Authorities investigating Prince’s death are putting their focus on the question of whether painkillers played any part in the music legend’s mysterious passing on April 21 or the medical emergency that forced his private plane to land in Moline, Illinois, days before, according to the Star Tribune.
Several sources have told the newspaper that painkillers may have taken a toll on Prince in his final weeks.
A source told the Star Tribune that the reason for the emergency landing in Moline after Prince played two concerts in one night in Atlanta was an overdose on an opioid. Once the plane landed, Prince was reportedly given an opioid antidote and was taken to the hospital. He left within a few hours.
Attorney Michael Padden told the Star Tribune that Prince’s siblings, Lorna Nelson and Duane Nelson, had discussed with him Prince’s problem with Percocet and cocaine over a decade ago.
“Lorna told me that her brother would die young… before his time and of a heart attack,” Padden said in a videotaped interview with the Star Tribune.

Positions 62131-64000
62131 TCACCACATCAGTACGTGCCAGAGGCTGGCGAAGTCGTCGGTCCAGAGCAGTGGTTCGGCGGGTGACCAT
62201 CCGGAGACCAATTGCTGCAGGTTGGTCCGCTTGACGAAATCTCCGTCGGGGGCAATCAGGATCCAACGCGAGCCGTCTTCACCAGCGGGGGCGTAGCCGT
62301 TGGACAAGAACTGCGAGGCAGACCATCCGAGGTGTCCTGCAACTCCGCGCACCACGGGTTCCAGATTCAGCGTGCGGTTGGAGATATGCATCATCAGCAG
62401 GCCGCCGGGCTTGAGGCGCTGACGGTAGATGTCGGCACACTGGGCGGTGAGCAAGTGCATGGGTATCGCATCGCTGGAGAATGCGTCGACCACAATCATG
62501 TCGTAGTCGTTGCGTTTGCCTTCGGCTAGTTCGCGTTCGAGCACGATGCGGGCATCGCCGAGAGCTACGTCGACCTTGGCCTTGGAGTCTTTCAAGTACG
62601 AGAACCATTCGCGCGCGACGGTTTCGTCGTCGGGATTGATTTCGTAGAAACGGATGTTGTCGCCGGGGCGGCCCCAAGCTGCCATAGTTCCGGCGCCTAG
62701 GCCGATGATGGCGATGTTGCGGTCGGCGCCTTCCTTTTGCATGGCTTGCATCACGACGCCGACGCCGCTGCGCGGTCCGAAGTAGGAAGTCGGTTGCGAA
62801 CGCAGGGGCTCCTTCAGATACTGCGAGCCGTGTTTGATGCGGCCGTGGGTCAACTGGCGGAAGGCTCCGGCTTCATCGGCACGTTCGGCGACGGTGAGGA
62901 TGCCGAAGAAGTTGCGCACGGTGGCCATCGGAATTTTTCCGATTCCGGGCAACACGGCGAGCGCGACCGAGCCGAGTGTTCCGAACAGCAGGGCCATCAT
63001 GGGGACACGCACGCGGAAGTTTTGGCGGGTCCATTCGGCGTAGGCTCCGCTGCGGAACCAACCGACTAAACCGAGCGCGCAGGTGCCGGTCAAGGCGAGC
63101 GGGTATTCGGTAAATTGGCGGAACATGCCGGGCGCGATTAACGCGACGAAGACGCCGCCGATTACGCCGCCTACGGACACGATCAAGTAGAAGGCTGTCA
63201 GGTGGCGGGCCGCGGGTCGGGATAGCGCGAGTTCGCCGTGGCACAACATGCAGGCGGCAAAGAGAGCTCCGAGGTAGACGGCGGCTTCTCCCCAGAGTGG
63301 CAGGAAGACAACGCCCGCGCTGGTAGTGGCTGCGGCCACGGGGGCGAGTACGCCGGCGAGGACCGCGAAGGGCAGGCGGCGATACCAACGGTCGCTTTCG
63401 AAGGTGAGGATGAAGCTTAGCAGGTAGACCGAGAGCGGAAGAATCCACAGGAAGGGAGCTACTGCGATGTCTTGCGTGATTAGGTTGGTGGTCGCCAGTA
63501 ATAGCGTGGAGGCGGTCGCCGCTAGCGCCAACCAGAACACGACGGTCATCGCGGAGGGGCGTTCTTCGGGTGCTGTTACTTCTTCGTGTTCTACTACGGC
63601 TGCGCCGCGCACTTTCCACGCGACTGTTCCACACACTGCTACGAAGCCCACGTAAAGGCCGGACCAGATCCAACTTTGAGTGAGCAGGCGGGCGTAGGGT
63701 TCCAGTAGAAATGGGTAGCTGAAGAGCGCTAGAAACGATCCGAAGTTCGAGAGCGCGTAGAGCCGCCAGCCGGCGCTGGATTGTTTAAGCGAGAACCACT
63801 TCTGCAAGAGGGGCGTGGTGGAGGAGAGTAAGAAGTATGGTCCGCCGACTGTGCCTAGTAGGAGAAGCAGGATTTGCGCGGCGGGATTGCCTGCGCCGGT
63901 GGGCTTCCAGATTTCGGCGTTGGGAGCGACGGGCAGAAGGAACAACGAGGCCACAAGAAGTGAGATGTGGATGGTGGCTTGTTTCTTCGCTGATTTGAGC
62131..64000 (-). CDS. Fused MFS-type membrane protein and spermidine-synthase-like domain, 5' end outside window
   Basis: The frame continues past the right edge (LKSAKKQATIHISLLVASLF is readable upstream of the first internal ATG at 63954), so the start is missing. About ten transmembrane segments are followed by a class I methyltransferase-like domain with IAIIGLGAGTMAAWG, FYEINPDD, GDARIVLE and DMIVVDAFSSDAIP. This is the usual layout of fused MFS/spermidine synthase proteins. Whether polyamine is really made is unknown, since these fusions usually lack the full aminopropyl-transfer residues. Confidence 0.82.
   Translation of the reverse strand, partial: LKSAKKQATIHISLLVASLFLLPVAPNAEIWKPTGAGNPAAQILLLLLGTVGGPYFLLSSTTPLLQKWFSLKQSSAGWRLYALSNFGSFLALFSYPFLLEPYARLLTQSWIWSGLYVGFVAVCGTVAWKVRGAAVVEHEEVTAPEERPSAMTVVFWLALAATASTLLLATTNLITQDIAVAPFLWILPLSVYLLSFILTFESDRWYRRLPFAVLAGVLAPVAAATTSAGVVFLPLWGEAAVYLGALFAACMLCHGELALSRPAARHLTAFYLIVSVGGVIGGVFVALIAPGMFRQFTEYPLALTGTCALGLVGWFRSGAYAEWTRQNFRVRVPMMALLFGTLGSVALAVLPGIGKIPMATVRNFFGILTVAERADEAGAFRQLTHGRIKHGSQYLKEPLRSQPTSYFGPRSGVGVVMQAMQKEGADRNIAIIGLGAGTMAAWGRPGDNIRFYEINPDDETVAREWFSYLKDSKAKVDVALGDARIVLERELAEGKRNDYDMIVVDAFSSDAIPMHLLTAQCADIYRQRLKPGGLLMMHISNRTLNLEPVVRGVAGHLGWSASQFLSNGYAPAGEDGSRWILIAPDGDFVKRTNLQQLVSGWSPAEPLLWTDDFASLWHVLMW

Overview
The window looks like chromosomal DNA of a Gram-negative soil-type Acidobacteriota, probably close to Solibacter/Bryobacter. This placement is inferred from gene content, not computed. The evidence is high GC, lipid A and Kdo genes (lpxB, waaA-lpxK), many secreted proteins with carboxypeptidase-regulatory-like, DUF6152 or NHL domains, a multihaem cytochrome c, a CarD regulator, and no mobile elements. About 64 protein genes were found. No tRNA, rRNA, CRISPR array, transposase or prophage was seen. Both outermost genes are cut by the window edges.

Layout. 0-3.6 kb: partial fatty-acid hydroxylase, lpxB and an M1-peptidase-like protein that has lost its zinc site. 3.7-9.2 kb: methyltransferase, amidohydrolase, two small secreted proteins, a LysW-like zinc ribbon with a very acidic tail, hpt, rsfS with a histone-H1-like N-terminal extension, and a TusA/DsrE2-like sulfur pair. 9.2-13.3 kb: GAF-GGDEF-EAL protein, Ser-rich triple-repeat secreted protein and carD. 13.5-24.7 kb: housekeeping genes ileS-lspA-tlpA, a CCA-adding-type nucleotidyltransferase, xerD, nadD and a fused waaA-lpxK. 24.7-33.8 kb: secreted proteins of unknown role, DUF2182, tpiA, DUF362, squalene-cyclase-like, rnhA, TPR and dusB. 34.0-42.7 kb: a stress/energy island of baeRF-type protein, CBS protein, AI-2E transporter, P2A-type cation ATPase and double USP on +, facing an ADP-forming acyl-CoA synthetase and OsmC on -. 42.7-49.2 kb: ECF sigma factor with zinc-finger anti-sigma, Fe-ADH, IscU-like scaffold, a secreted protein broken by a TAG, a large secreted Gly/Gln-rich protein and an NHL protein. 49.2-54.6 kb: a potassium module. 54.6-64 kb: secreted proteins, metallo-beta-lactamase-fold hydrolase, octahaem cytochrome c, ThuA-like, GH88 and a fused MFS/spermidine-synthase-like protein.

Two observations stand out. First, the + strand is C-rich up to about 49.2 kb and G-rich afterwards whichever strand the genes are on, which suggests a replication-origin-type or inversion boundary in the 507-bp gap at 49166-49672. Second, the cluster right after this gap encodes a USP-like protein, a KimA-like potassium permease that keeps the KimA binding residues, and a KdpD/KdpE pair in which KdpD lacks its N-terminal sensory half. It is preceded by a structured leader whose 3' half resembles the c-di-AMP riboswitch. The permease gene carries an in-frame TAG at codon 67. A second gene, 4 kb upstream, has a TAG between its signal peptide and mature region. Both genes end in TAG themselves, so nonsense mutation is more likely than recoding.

Lorna Nelson died in 2006 and Duane Nelson died five years later.
But other reports conflict the idea that Prince was abusing drugs.
Prince’s former band member and close friend Sheila E. has said she’s “never seen him take anything, not even aspirin, in the 38 years I’ve known him.”
Prince’s personal assistant and valet from 1984 to 1992 said, “I’ve never known of any opiate or cocaine problem. There’s no way you can do both of those and be as driven as he was. I never saw it.”
Padden has filed several lawsuits against Prince in the past, including one in which he represented Duane Nelson against Prince after Duane was fired by the musician.
Padden has spoken with the police about the allegations of Prince’s drug use, according to the Star Tribune.
“All I can tell you is that his sister independently corroborated every single thing Duane said to me,” Padden told the newspaper. “It wasn’t like I was proactive seeking information.”
Prince’s final official cause of death likely won’t be made public for weeks as authorities wait for reports from the medical examiner and toxicology results.